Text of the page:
Initially conceived as an Amiga game in 1993 and finally released in 2008 for the PC, Limbo of the Lost reached a certain level of infamy for its blatant plagarism. What were the developers doing in the fifteen years between conception and publication? Apparently they were busy running around the likes of Enclave, Unreal Tournament 2004, Oblivion, and Painkiller, hitting the Print Screen button and using the results as background artwork.

The rest of the visuals seems be, ironically, winning a contest for laziness. Text is not actually incorporated on to any textures - it is merely pasted on the image itself, presumably in Photoshop (or perhaps even MS Paint) in the same font, for every object, without regard for shape or depth. Some of the torch flame flickers seem to be taken from the animated GIFs from every web page in the 90s. The subtitles are filled with grammatical malfeasances and miscapitalized words. Nearly every sentence is divided by a series of a dozens periods or more, and occasionally sprinkled with insane laughter, whether it's vocalized or not. The main character is a default model from the animation program Poser. The camera has a strange obsession with extreme close-ups, dramatically zooming right up to the subject's nostrils and back. The animation is deliriously amateurish, with some facial expressions practically custom made for message board macros.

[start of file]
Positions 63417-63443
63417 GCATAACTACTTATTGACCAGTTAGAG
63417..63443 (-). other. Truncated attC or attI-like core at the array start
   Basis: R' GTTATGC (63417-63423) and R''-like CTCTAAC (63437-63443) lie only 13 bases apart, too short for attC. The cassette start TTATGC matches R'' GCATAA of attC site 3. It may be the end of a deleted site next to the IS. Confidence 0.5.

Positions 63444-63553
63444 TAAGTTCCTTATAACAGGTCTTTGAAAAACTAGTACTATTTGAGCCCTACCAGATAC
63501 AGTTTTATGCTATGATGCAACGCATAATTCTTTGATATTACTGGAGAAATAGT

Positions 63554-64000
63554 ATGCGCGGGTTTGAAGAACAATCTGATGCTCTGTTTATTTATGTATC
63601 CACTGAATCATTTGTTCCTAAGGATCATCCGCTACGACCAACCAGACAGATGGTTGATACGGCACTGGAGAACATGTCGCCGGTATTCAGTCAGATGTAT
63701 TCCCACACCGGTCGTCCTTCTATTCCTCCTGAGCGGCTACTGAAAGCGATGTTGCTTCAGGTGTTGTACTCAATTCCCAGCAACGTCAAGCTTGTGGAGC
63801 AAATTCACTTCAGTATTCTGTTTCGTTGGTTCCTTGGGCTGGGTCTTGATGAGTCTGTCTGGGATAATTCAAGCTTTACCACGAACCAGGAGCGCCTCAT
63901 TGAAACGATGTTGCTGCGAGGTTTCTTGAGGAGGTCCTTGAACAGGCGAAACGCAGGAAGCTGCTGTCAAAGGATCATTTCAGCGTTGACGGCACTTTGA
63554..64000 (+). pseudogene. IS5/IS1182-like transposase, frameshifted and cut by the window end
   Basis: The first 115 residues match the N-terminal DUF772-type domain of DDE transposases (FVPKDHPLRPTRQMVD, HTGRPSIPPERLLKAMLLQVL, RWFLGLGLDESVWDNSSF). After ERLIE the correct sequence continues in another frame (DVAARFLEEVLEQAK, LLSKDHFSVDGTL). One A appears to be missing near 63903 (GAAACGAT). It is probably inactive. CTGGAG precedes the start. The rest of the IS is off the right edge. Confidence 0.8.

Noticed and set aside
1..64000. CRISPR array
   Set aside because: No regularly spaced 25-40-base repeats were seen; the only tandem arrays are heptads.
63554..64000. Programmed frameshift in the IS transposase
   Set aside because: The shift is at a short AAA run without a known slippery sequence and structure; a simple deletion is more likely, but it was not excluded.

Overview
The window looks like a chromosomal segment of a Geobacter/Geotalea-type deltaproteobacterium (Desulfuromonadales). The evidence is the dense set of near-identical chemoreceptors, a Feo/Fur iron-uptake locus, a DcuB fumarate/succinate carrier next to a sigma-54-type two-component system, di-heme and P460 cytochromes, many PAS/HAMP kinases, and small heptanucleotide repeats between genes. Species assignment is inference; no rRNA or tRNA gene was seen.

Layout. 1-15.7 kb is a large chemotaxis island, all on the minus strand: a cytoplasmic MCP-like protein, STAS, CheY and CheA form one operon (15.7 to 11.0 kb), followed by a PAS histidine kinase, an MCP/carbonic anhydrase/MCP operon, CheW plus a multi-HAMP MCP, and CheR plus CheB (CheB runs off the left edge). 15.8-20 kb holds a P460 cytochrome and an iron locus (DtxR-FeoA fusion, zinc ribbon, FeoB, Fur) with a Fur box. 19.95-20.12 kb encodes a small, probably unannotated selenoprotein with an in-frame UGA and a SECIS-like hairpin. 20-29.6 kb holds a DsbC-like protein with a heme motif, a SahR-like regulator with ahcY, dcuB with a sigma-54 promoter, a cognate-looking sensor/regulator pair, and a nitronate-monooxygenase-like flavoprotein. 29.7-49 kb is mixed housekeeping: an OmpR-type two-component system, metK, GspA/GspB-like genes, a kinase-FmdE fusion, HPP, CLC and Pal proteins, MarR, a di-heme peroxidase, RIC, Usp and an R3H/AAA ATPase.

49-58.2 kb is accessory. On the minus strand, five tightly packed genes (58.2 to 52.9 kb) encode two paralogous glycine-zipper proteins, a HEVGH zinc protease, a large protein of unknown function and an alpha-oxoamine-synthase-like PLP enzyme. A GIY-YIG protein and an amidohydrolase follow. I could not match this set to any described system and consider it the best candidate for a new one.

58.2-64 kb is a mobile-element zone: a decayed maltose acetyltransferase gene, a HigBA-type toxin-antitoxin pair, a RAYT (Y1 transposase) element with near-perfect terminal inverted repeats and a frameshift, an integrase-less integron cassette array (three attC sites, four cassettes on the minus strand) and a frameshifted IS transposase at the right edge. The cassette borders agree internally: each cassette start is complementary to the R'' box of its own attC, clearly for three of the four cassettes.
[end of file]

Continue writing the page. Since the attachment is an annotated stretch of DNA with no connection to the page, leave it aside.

The main character, modeled after historical figure Benjamin Spooner Briggs, is caught in the battle between two godly forces, Fate and Destiny. Outside of Captain Briggs, most of the rest of the cast speaks with approximately the same voice, that being a Jar Jar Binks imitation with a strange British-Cajun accent. There's actually a character Cranny Faggot, a spooneristic reference to famed chef Fanny Craddock, which is about as insultingly clever as this game gets.

If stealing and butchering artistic assets were its only sin, Limbo of the Lost would have already been cast into hell, but as an adventure game it fails on pretty much every crucial level. The dark hallways are long and seemingly endless - if they were going to pilfer so many backgrounds, why did they steal the most boring ones? The camera deliberately hides important objects, when they're not concealed by the lighting. The puzzles aren't technically the worst the genre has seen, although at one point it challanges you to "create" tequila by taking some rancid sewer water and sticking a worm in it.